When Terri Conneran was first diagnosed with lung cancer, she focused on kicking cancer’s ass.
That was before discovering she had the KRAS (pronounced KAY-ras) biomarker.
Now, Terri wants to kick cancer’s KRAS.
It began with having trouble breathing
It all started in 2017, when she began having trouble breathing. Lung cancer was not on her radar.
“I had asthma for a number of years,” she says. A difficult summer turned into a challenging autumn, then winter—with no relief. “We blamed allergies and changed medications, but nothing really seemed to help. It became harder and harder to breathe. By Christmas, I just felt lousy. My husband finally said, ‘Enough is enough.’ So, I went to the doctor expecting to get an antibiotic for an upper respiratory or sinus infection.”
However, when the doctor heard fluid in Terri’s lungs, she ordered imaging and discovered a mass. A biopsy ultimately confirmed she had non-small cell lung cancer. The very next morning, Terri experienced what felt like a heart attack. She reasoned within herself and attributed the classic warning signs as stress brought on by the shock of her cancer diagnosis.
“What happened was, after the biopsy, my lung had filled up with fluid and collapsed,” she explains.
They kept Terri in the hospital to drain the fluid around her lung and stage her cancer. She was initially diagnosed at Stage III. Her care team planned to start her on chemotherapy, then surgically remove one lobe of her left lung.
No actionable biomarker
“After my diagnosis, the only thing my doctor showed me in my report was PDL1. Because I had become involved with the lung cancer community, lung cancer support group and on the LiveLung board, I was aware and knew enough to ask about my biomarkers.”
However, at the time, her oncologist told Terri she had no “actionable” biomarker.
After completing her treatment, doctors said she had No Evidence of Disease(NED). She decided to seek a second opinion.
Seeking a second opinion
“At my second opinion visit, I made a comment about not having a mutation. But that doctor said, ‘You do have a mutation. You have KRAS.’”
Immediately, Terri started researching about KRAS and tried reaching out to the KRAS community.
“I went looking for my KRAS people -- the same way there are EGFR and ALK communities. I wondered: Where are my people?”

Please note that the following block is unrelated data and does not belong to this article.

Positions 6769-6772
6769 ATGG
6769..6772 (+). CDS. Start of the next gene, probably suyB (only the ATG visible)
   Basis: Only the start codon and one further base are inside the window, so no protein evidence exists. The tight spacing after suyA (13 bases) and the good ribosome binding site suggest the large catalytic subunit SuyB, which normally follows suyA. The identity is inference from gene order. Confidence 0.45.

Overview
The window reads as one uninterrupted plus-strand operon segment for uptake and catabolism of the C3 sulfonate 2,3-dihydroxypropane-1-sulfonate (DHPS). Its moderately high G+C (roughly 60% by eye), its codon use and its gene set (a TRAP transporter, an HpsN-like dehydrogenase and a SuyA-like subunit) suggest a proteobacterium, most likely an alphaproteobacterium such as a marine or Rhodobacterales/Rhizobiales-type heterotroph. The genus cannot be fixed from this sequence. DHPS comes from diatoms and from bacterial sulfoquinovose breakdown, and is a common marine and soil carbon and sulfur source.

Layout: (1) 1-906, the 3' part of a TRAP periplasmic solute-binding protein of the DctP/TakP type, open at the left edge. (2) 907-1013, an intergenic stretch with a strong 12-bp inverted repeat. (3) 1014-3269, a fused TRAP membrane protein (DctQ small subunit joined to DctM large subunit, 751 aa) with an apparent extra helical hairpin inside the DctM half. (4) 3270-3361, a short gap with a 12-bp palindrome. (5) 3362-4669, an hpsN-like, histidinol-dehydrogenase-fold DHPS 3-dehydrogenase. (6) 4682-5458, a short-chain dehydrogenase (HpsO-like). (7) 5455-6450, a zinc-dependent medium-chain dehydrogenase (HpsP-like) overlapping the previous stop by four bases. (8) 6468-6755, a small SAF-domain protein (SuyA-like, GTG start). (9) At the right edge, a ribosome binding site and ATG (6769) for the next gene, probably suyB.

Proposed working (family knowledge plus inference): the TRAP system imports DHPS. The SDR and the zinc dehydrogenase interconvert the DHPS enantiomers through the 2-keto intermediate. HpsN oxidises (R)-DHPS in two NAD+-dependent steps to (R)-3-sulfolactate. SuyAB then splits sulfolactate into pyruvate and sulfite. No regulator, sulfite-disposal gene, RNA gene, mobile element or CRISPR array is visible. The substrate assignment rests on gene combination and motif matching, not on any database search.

Creating a KRAS group from scratch
But she soon discovered that -- even though KRAS is the most common biomarker in lung cancer -- there was no formal KRAS community. That is when she decided to create KRAS Kickers, where researchers, patients, and caregivers can come together.
“We bring researchers and patients together to share information and hope. As patients, we need that. We are bringing together these groups to share hope, research, and knowledge.”
KRAS Kickers has an active Facebook group and is expanding its website. In its first few months of operation, KRAS Kickers came under LiveLung’s 501(c)(3) nonprofit umbrella. However, the organization is growing so quickly that KRAS Kickers has now applied for its own nonprofit status.
“The KRAS community is global," says Terri. "We have patients from around the world who are desperate to get information about what’s going on in KRAS and what people in different parts of the world are dealing with and what a certain treatment may or may not do for them.”
Terri’s vision is to provide current, relevant information about the KRAS research pipeline to patients. She also wants to encourage researchers and help connect them with patients.
“As we get closer to the reality of targeted therapies for KRAS, the need to come together and share knowledge becomes even greater,” she says.
Learn about KRAS
The KRAS biomarker accounts for approximately 25 percent of lung cancers.1According to the National Cancer Institute, KRAS is a “gene that makes a protein that is involved in cell signaling pathways that control cell growth, cell maturation, and cell death. The natural, unchanged form of the gene is called wild-type KRAS. Mutated (changed) forms of the KRAS gene have been found in some types of cancer, including non-small cell lung cancer, colorectal cancer, and pancreatic cancer.”2
“Every human being has KRAS in their body,” says Terri. “They refer to that as wild type KRAS, which is healthy, good KRAS. My KRAS stopped going on and off and it just got stuck in the on position.
“One study I saw said KRAS was responsible for one in seven cancers -- period. They realized that KRAS is the primary cause of three of the four deadliest cancers: lung, colorectal, and pancreatic. And KRAS is the most common type of mutation in lung cancer.
Dawn of hope